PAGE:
Q&A: Baltimore Slumlord Watch
Two years ago, an anonymous blogger declared war on the absentee property owners letting large swaths of Baltimore rot. The Baltimore Slumlord Watch site is still going strong today, shining the unwelcome light of publicity on blighted real estate and the people, LLCs and (in some cases) government agencies responsible for them.
Names, addresses, resident agents, photographs -- they're all there, along with occasional commentary that doesn't pull punches. "Please note the lack of a roof, exposing this house to the elements — the houses on either side of this blighted mess are occupied," the slumlord watcher wrote of one rowhouse.
So, in light of the anniversary, here's an unusual Q&A for you all today -- one with an unnamed person. She describes herself on the blog as "tired of watching out of town 'investors' and others destroy neighborhoods as a result of their negligence."
Question: Is Baltimore Slumlord Watch a one-person affair -- not counting reader contributions -- or is there a slumlord-watch team?
Answer: It started out as a one-woman show, but others have joined in. I have a couple of people I consider "partners" in this venture, along with a legal advisor who I go to from time to time with questions. As word got out, other cities started similar blogs (Richmond, Va. and Columbus, Ohio come to mind) so I like to think we're now a loose coalition.
Q: How many run-down properties have you "featured"?
A: Out of the 358 total posts I've written, probably 200+ are centered on vacant properties.
Q: What prompted you to start the blog?
A: There were two reasons. One is the fact that I was laid off from my job and needed something to do. I'm a bit of a workaholic, and after a week of daytime TV, I found my brain turning to mush.
The second thing that spurred the project was the fact that I attended a community meeting where the attendees were discussing a problem property, and I realized this was the same conversation we had the last time I attended a community meeting -- at least 3 years prior. I figured that surely one person could make enough noise that someone would listen, without having to create a committee with several sub-committees to tackle the problem. I didn't want to hear to about this same issue three years later ... again and again.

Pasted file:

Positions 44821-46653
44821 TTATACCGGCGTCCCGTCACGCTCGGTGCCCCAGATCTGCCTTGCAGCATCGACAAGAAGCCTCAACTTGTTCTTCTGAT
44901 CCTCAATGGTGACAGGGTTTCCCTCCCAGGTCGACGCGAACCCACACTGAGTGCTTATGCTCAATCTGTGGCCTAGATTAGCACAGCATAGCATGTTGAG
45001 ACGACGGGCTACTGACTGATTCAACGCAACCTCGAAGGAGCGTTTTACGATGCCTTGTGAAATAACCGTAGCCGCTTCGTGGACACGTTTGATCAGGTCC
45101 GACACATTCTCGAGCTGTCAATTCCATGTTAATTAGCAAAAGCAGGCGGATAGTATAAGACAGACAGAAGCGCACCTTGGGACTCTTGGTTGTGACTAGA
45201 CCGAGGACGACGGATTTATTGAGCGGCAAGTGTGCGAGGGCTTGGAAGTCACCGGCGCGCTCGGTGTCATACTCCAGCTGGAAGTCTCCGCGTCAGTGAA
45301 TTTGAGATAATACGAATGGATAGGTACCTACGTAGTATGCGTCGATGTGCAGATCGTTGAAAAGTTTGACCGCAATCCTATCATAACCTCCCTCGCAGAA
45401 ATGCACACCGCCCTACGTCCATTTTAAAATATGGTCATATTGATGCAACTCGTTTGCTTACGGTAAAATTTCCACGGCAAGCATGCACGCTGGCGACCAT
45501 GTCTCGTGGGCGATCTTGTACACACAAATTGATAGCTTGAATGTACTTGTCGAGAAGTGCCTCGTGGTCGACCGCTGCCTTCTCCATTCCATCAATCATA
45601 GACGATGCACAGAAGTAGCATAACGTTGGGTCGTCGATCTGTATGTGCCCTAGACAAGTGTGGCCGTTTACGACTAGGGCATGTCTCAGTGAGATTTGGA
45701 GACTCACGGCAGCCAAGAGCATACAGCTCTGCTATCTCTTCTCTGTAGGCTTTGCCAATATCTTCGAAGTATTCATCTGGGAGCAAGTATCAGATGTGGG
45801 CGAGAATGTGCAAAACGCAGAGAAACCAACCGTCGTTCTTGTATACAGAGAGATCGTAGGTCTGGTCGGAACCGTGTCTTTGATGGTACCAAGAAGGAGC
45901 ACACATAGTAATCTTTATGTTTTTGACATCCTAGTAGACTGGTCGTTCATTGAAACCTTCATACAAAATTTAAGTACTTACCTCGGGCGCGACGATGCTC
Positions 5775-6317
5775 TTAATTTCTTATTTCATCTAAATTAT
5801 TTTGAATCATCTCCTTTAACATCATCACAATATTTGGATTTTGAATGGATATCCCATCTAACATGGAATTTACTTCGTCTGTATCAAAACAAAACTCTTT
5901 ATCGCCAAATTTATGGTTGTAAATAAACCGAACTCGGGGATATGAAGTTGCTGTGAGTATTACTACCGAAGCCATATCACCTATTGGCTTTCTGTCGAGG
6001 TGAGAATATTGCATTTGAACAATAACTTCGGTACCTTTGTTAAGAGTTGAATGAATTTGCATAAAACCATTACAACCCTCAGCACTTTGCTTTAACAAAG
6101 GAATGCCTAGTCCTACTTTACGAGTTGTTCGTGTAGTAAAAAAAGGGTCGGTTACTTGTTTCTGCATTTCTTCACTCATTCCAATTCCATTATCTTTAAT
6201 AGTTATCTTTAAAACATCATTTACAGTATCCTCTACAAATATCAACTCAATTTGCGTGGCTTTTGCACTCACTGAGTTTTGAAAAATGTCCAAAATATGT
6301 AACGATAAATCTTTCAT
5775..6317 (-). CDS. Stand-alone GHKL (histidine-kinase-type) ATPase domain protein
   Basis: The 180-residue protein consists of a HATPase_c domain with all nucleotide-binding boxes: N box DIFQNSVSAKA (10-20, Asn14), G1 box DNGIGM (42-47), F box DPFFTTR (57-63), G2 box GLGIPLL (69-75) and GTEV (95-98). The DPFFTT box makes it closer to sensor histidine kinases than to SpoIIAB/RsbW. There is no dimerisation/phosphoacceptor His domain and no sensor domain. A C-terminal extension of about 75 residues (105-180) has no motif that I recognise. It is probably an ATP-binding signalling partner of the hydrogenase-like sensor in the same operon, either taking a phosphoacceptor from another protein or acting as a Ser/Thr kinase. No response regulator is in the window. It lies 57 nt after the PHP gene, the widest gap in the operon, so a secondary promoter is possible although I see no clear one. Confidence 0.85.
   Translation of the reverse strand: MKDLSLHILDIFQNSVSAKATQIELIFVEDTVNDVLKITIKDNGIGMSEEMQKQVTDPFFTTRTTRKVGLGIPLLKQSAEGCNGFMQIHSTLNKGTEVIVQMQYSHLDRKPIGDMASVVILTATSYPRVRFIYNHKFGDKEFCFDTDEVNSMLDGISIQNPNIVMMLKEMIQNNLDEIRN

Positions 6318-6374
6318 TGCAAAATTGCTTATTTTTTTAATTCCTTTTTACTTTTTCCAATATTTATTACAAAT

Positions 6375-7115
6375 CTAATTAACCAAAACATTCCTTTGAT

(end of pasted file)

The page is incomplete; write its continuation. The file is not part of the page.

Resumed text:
Q: The blog is written anonymously. Why?
A: Because I have one child still at home. At the beginning, I anticipated receiving some nasty emails, perhaps even a threat or two. I am an adult -- I can take care of myself. However, a small child can't, and therefore to protect my child, I had to use anonymity. However, I do understand that it can't go on forever -- my ultimate goal is to shape public policy, and it's hard to do that when you're a "man behind the curtain," so to speak.
Q: Can you share a few personal details -- how long have you lived in Baltimore, what sort of work do you do and are badly maintained properties a problem in your neighborhood?
A: I have lived in Baltimore for just over ten years. I work for a nonprofit in Baltimore City, and have worked in communications for many years. Most of my career has been spent working for architects and builders, and I have been extremely fortunate to have worked for (past and present) people who have taught me everything they know about urban planning/revitalization, land preservation, and how to truly shape communities for the better.
Badly maintained properties are indeed a problem in my neighborhood. However, the true extent of the problem has yet to be realized. Right now we have a lot of empty-but-not-yet-abandoned homes, as a result of the foreclosure crisis and the resulting decline in the economy.
Q: What themes have you noticed in two years of Slumlord Watch blogging?
A: There are two types of bad property owners: